'There's been more than one feud around here, in old times, but I reckon the worst one was between the Darnells and the Watsons. Nobody don't know now what the first quarrel was about, it's so long ago; the Darnells and the Watsons don't know, if there's any of them living, which I don't think there is. Some says it was about a horse or a cow-- anyway, it was a little matter; the money in it wasn't of no consequence-- none in the world--both families was rich. The thing could have been fixed up, easy enough; but no, that wouldn't do. Rough words had been passed; and so, nothing but blood could fix it up after that. That horse or cow, whichever it was, cost sixty years of killing and crippling! Every year or so somebody was shot, on one side or the other; and as fast as one generation was laid out, their sons took up the feud and kept it a-going. And it's just as I say; they went on shooting each other, year in and year out--making a kind of a religion of it, you see-- till they'd done forgot, long ago, what it was all about. Wherever a Darnell caught a Watson, or a Watson caught a Darnell, one of 'em was going to get hurt--only question was, which of them got the drop on the other. They'd shoot one another down, right in the presence of the family. They didn't hunt for each other, but when they happened to meet, they puffed and begun. Men would shoot boys, boys would shoot men. A man shot a boy twelve years old--happened on him in the woods, and didn't give him no chance. If he had 'a' given him a chance, the boy'd 'a' shot him. Both families belonged to the same church (everybody around here is religious); through all this fifty or sixty years' fuss, both tribes was there every Sunday, to worship. They lived each side of the line, and the church was at a landing called Compromise. Half the church and half the aisle was in Kentucky, the other half in Tennessee. Sundays you'd see the families drive up, all in their Sunday clothes, men, women, and children, and file up the aisle, and set down, quiet and orderly, one lot on the Tennessee side of the church and the other on the Kentucky side; and the men and boys would lean their guns up against the wall, handy, and. then all hands would join in with the prayer and praise; though they say the man next the aisle didn't kneel down, along with the rest of the family; kind of stood guard. I don't know; never was at that church in my life; but I remember that that's what used to be said.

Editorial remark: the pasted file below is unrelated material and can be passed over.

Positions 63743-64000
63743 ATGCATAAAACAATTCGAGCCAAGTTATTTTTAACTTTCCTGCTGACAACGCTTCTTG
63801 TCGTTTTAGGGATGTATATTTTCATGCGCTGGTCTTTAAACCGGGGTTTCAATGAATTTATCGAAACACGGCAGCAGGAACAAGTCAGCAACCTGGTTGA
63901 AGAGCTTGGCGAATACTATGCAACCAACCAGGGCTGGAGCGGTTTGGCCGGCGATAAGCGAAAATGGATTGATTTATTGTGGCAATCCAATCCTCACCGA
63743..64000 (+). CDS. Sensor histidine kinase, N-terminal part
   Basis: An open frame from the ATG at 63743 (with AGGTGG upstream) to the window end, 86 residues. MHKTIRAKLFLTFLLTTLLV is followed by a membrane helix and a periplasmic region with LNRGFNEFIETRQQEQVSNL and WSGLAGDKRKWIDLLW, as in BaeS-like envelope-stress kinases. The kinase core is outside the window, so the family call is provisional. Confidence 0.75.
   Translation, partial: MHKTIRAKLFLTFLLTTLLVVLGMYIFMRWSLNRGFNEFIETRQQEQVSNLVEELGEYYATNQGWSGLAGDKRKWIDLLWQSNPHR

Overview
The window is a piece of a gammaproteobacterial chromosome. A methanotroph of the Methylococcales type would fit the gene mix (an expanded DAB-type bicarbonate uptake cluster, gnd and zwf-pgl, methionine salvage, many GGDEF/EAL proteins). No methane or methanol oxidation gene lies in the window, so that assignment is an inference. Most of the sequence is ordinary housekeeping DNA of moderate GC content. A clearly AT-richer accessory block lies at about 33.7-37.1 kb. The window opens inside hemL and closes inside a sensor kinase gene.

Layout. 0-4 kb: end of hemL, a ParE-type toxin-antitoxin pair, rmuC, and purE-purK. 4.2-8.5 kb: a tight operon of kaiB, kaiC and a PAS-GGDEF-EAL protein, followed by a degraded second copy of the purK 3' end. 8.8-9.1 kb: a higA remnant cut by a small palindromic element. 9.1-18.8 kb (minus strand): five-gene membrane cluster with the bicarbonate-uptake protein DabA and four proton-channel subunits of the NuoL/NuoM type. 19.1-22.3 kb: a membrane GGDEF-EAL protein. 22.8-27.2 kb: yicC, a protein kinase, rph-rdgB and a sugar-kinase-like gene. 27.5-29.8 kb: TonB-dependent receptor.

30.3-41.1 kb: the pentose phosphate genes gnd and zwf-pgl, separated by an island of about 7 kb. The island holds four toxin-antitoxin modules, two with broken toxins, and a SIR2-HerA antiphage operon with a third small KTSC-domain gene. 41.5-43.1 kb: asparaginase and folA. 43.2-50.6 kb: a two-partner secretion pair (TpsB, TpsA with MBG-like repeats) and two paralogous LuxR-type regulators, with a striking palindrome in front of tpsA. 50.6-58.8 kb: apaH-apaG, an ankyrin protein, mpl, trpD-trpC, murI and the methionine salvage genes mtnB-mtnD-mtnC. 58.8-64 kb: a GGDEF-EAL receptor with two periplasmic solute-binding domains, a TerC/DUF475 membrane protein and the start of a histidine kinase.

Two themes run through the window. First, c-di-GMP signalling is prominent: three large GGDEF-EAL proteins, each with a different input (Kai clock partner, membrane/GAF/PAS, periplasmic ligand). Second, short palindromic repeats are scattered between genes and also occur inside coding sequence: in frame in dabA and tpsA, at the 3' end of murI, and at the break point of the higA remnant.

'Twenty or twenty-five years ago, one of the feud families caught a young man of nineteen out and killed him. Don't remember whether it was the Darnells and Watsons, or one of the other feuds; but anyway, this young man rode up-- steamboat laying there at the time--and the first thing he saw was a whole gang of the enemy. He jumped down behind a wood-pile, but they rode around and begun on him, he firing back, and they galloping and cavorting and yelling and banging away with all their might. Think he wounded a couple of them; but they closed in on him and chased him into the river; and as he swum along down stream, they followed along the bank and kept on shooting at him; and when he struck shore he was dead. Windy Marshall told me about it. He saw it. He was captain of the boat.